The White Ribbon Against Pornography (WRAP) Week is intended to educate the public about the extent of the pornography problem and what can constitutionally be done about it. Fighting pornography, however, is a year-round challenge. Here are activities an individual or group can do during WRAP Week and during the year. For more information about the WRAP Campaign, go to www.moralityinmedia.org (WRAP page).
1. Wear a White Ribbon
Wear or display a White Ribbon during WRAP Week and all year long. People will see the White Ribbon and ask why you’re wearing or displaying it. That’s an opportunity! To purchase individual enamel white ribbon lapel pins or car magnets, go to www.wrapfamily.com. To purchase plastic white ribbons in quantities (30 cents each with minimum order of 100), contact the Burbridge Foundation, 3701 NW 42, Oklahoma City, OK 73112 Fax: (405) 946-3696 Email: BobBurLane@aol.com
2. Make complaints to your
Attorney and State prosecutor U.S.
In Miller v. California (1973), the Supreme Court held that the First Amendment does not protect obscene material (or “hard-core pornography”). The Court established a three-part test to determine whether material (e.g., a magazine, video/DVD, cable TV film, or website content) or a live performance is obscene. For a copy of the obscenity definition and a Summary of Obscenity & Related Laws, go to www.obscenitycrimes.org (Porn Problem & Solutions page) or contact Morality in Media at the phone number and address below.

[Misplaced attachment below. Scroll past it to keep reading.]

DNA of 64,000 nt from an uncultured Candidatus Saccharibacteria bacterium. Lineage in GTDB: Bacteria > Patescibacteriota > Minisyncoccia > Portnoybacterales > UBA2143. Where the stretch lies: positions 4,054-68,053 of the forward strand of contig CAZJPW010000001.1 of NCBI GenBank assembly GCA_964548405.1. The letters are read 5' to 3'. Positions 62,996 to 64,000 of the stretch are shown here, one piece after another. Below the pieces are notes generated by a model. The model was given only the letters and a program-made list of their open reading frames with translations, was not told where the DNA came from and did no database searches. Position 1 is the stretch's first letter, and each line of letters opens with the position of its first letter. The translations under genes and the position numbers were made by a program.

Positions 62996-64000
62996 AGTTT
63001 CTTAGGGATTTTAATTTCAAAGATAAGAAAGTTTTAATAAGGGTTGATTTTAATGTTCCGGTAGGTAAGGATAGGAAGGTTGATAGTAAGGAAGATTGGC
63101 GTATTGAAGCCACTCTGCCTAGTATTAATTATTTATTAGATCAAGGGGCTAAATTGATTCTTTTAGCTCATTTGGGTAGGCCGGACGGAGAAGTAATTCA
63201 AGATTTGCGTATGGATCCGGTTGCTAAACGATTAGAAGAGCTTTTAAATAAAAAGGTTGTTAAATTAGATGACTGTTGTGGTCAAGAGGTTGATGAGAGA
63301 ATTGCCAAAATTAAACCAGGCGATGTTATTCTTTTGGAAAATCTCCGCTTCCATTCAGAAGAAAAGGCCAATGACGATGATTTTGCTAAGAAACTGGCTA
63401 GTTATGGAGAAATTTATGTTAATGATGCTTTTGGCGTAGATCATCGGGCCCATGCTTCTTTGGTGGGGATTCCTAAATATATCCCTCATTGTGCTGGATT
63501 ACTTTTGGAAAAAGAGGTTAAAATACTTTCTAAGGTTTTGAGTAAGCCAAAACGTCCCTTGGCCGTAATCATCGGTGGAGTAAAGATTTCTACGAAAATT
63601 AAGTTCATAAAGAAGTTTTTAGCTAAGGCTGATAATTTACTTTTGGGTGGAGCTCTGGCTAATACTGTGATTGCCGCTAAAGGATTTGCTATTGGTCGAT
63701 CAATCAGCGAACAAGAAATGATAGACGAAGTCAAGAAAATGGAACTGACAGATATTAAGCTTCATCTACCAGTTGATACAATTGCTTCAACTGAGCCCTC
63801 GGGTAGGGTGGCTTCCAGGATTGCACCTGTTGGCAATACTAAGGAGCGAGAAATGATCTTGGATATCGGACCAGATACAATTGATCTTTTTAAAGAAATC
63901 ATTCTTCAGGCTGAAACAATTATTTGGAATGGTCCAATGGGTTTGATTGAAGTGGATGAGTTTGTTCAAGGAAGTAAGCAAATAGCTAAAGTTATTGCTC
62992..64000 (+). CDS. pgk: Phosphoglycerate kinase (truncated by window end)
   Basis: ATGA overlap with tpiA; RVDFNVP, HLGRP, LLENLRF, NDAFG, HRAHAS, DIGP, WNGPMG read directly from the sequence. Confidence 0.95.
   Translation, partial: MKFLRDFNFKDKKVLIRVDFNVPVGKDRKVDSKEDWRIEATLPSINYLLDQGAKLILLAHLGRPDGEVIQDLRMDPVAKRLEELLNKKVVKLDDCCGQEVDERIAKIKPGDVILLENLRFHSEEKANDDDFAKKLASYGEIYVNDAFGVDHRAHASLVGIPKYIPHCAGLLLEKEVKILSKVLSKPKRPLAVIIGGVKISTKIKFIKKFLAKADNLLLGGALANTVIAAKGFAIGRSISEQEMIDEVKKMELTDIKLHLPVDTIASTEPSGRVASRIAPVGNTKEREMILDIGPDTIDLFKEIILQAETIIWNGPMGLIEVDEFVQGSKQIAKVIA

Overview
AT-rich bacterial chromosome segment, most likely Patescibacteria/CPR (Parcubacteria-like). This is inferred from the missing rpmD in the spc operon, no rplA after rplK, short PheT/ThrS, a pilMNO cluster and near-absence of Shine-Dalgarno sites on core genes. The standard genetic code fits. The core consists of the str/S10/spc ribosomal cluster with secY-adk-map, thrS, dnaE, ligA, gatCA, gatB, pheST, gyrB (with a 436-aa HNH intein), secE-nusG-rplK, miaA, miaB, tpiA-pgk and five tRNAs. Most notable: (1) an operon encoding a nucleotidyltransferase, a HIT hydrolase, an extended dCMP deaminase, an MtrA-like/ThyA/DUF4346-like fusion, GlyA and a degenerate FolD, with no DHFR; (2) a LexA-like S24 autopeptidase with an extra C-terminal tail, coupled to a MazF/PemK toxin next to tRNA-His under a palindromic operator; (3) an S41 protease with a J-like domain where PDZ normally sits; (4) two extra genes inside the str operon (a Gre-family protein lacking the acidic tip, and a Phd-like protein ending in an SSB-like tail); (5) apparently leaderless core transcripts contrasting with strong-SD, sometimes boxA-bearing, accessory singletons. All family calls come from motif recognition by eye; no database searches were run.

Make complaints to your U.S. Attorney and state prosecutor about possible violations of federal or state obscenity laws. You can find the name/address of your U.S. Attorney at www.usdoj.gov/usao. If you don’t know who your state prosecutor is, check the phone book or contact your local police department. You can also make complaints to federal and state law enforcement agencies (e.g., the FBI, Postal Service and local police). You can find links to all federal and state obscenity laws at www.moralityinedia.org/nolc. You may also want to organize a meeting between your prosecutor/police and a delegation of community leaders.
If your complaint is about Internet pornography (including “porn spam”), make a report at MIM’s www.ObscenityCrimes.org website. To make a report, you will need a Web site URL or Web site name. MIM will forward your report to the Justice Department in
If your complaint is about other forms of hardcore pornography (e.g., videos, DVDs, magazines, cable or satellite TV, or telephone), you will find “off-line” federal and state complaint forms on the www.ObscenityCrimes.org website at the PORN PROBLEMS AND SOLUTIONS page.
3. If your state doesn’t not have a state law that prohibits obscenity…
4. Ask city, county, and state legislators to curb “sexually oriented businesses”
In 2001, the National Obscenity Law Center (NOLC), a project of Morality in Media, launched the Safe States and Cities Project to help communities to curb problems associated with “sexually oriented businesses.” Case law studies (include model ordinances) are now available to address nude dancing, peep show booths, escort services, swingers clubs, and massage parlors. For more information, contact the NOLC at email@example.com or at (212) 870-3222 or at the address below. The Alliance Defense Fund (www.alliancedefensefund.org) also provides assistance in drafting SOB laws and defending them in court.